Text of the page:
TCS Daily


Getting Results

By Pejman Yousefzadeh - December 23, 2003 12:00 AM

This past Friday, President Bush came out with a blockbuster announcement: As a direct result of secret negotiations between Libya on one side, and the United States and Britain on the other, Libya has agreed to give up its longstanding desire to attain nuclear and chemical weapons, as well as the long-range missiles needed to deliver them. Libya has admitted to seeking enriched uranium with which to make nuclear weapons, and its nuclear program was further advanced than many international observers previously believed. In addition to giving up its nuclear and chemical weapons program, Libya has agreed to open itself up to international weapons inspectors, thus raising the possibility that the successful elimination of weapons of mass destruction that occurred in South Africa and the Ukraine could be repeated in Libya as well. While the announcement does not guarantee the end of headaches with Libya, it is a substantial step forward in the effort to prevent rogue states from acquiring and using weapons of mass destruction.

This success comes, of course, after American and coalition forces ousted the Ba'athist dictatorship of Saddam Hussein, and after American forces were recently successful in capturing Saddam himself. While correlation does not necessarily constitute causation, it would appear that Libyan leader Muammar Qaddafi has keenly observed Saddam's fate, and wishes to avoid suffering that same fate himself.

 

Why Now?

 

Consider, for starters, this analysis of the news out of Libya. While it attributes the success with Libya to "sanctions and isolation," the fact is that Libya has been sanctioned and isolated since the Reagan Administration. So naturally, the question is raised: Why did "sanctions and isolation" bring about results now, while failing to bring about results earlier?

 

Well, the article answers that very question by noting the following:

 

Whether by coincidence or fear that Libya might be targeted, Gaddafi's envoys approached Britain on the eve of the Iraq war to discuss a deal, U.S. officials said.

 

"The invasion of Iraq sent a strong message to governments around the world that if the United States feels threatened by weapons of mass destruction, we are prepared to act against regimes not prepared to change their behavior," said a senior State Department official who requested anonymity.

 

Now, this is not to say that the invasion of Iraq and the message that it sent were the only factors at play here. As the article points out, there were other factors at work as well. But it shouldn't surprise us if Qaddafi finally felt coerced into cooperating with the international community by being made to fear the consequences of non-compliance, and by being provided with a vivid example of the consequences of non-compliance in the downfall and eventual capture of Saddam Hussein.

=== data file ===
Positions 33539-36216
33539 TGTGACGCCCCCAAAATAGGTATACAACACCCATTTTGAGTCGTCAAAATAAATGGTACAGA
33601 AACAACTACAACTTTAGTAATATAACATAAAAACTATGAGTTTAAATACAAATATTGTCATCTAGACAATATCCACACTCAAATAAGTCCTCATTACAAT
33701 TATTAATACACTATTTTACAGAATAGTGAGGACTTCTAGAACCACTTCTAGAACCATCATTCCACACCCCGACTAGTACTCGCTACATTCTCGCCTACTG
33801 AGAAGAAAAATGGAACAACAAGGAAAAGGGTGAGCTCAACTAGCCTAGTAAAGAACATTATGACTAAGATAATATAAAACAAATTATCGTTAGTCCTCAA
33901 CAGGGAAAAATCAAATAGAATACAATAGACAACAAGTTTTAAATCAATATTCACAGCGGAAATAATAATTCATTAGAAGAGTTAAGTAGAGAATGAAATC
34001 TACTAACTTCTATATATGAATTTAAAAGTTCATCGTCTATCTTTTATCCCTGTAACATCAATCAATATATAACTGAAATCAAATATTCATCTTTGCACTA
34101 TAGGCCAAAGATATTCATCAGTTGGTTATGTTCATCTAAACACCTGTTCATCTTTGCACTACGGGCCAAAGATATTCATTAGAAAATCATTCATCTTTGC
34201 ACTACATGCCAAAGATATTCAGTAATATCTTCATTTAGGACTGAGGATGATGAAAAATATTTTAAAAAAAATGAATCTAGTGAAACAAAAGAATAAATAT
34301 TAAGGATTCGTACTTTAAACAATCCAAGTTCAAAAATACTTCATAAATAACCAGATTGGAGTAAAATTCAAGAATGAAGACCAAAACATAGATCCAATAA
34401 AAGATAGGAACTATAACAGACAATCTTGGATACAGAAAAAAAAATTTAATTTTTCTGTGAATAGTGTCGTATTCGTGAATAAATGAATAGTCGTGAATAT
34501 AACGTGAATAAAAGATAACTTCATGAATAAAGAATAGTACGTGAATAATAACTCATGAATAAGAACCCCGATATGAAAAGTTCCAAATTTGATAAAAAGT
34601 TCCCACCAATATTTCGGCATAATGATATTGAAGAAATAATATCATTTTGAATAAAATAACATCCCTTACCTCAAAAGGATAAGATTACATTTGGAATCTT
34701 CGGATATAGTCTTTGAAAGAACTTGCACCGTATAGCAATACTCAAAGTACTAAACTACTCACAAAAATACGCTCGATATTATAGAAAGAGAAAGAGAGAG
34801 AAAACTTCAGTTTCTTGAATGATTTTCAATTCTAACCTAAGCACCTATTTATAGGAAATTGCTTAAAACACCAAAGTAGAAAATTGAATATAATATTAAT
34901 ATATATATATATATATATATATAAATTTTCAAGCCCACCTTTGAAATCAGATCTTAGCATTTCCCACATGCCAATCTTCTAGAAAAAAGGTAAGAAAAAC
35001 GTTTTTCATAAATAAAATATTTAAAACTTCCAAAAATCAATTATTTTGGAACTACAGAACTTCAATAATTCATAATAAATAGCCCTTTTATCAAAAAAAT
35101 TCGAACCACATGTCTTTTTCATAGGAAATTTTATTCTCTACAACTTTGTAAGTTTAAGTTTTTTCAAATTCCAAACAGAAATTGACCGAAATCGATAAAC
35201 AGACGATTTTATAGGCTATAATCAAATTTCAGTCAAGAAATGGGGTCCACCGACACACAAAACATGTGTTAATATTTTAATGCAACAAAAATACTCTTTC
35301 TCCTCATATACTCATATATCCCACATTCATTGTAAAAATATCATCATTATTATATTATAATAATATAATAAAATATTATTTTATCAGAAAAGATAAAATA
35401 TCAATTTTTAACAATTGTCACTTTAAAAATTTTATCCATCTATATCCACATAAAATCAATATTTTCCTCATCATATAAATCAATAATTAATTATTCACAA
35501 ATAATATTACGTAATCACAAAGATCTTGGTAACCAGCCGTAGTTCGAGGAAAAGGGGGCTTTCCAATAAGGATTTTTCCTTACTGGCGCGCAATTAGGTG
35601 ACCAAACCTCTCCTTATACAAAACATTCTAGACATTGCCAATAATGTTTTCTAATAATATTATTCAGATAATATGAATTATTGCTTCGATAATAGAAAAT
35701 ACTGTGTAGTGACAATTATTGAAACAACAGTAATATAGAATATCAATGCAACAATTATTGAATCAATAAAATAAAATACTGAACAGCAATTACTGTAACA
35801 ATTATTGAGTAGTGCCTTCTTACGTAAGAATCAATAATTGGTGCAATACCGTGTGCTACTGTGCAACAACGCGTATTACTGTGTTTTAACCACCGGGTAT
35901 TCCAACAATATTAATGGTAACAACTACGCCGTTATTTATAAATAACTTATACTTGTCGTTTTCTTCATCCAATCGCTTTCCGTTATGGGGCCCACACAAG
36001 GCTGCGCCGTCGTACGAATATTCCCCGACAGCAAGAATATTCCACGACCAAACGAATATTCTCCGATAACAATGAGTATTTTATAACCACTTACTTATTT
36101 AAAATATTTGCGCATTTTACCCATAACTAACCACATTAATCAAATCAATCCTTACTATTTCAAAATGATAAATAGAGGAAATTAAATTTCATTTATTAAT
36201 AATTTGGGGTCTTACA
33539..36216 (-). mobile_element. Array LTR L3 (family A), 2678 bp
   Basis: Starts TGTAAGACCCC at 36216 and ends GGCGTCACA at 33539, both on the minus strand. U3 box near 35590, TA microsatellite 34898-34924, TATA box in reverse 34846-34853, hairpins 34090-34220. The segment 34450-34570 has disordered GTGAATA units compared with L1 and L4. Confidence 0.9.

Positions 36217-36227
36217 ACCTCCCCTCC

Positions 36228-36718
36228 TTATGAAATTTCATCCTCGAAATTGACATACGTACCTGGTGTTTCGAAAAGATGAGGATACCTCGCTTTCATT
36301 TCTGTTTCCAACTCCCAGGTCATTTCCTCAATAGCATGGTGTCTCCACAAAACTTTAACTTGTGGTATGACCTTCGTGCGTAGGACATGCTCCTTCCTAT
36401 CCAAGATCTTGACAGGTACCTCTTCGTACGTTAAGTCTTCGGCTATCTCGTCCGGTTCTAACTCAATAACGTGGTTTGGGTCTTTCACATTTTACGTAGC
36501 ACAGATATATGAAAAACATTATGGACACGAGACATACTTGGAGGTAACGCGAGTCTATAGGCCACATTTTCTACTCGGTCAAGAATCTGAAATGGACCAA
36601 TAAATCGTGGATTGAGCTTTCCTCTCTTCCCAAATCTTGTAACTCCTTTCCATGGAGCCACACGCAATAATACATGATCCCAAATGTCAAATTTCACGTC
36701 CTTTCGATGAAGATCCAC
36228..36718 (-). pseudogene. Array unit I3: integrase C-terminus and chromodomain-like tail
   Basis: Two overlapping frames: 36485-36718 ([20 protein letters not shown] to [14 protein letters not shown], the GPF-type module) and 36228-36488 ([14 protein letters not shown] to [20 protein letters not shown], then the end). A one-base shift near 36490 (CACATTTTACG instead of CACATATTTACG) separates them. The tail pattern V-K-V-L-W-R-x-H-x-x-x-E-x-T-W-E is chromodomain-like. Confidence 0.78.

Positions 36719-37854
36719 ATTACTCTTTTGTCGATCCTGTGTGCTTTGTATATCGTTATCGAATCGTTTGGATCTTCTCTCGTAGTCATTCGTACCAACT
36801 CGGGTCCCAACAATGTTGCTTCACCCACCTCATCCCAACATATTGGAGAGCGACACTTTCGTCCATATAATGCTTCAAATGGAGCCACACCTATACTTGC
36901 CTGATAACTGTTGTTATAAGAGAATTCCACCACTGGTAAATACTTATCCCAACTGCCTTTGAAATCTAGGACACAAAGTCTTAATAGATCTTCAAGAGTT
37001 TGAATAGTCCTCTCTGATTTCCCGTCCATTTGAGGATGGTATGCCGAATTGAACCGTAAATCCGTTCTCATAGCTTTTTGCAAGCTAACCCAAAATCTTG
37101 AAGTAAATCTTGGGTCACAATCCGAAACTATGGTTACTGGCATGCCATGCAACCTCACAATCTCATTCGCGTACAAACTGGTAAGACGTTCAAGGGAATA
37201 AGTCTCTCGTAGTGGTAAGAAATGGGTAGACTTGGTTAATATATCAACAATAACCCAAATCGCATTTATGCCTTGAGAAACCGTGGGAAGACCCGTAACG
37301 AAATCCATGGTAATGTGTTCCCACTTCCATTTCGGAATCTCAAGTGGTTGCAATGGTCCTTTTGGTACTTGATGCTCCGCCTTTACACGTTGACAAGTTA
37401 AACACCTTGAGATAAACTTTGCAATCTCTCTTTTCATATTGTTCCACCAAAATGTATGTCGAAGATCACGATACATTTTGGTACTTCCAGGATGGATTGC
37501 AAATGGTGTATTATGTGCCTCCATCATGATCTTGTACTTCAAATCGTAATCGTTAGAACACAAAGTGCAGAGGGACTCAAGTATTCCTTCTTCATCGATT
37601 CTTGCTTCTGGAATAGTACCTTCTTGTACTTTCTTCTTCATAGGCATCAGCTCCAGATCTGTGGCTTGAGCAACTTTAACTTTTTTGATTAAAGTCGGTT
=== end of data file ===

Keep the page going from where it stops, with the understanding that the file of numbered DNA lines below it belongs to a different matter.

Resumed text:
Indeed, if this story -- discussing the foreign policy beliefs of Italian Prime Minister Silvio Berlusconi -- is to be believed, the fear of suffering Saddam's fate was very much on Qaddafi's mind. Consider the following passage:

 

A spokesman for Mr. Berlusconi said the prime minister had been telephoned recently by Col Gaddafi of Libya, who said: "I will do whatever the Americans want, because I saw what happened in Iraq, and I was afraid."

 

Again, it should surprise no one that Qaddafi's compliance was brought about -- at least in large part -- due to his fear that non-compliance will bring about the end of his regime. In The Prince, Niccolo Machiavelli wrote, "because it is difficult to combine them, it is far better to be feared than loved if you cannot be both." Muammar Qaddafi just performed the pedagogical service of proving Machiavelli right yet again.

 

Are We Safer?

 

It may seem to some that this article is merely stating the obvious. However, it is worth pointing out the fact that American and coalition success in Iraq is leading to success elsewhere in the effort to prevent weapons of mass destruction from falling into the hands of rogue states and terrorist organizations, because many in high places continue to deny that fact. In making what was billed as a major foreign policy address this past week Democratic presidential candidate and frontrunner Howard Dean made the astonishing claim that the capture of Saddam Hussein -- and by implication, the other attendant successes in Iraq -- "has not made America safer." This statement could be fairly disputed even before the recent success with Libyan disarmament. It looks all the more absurd in light of Qaddafi's acquiescence to international pressure.

 

Even standing alone, the removal of the Ba'athist dictatorship in Iraq and the capture of Saddam Hussein augment the safety and security of the Persian Gulf region, the United States and the international community at large. But it may be that even more security benefits will be derived via the example illustrated by America's ability to capture Saddam and remove his regime from power. What has happened in Iraq appears to have resulted in at least a preliminary accord between Libya and the international community to rid Muammar Qaddafi's regime of weapons of mass destruction. Should that accord be fully realized, and should other rogue states (read Iran and North Korea) become convinced that from a pure standpoint of regime survival, they will be better off complying with the norms of the international community instead of engaging in acts of defiance, the American and coalition military endeavor in Iraq will continue to pay enormous benefits for the security of the United States, its allies, and the world at large.
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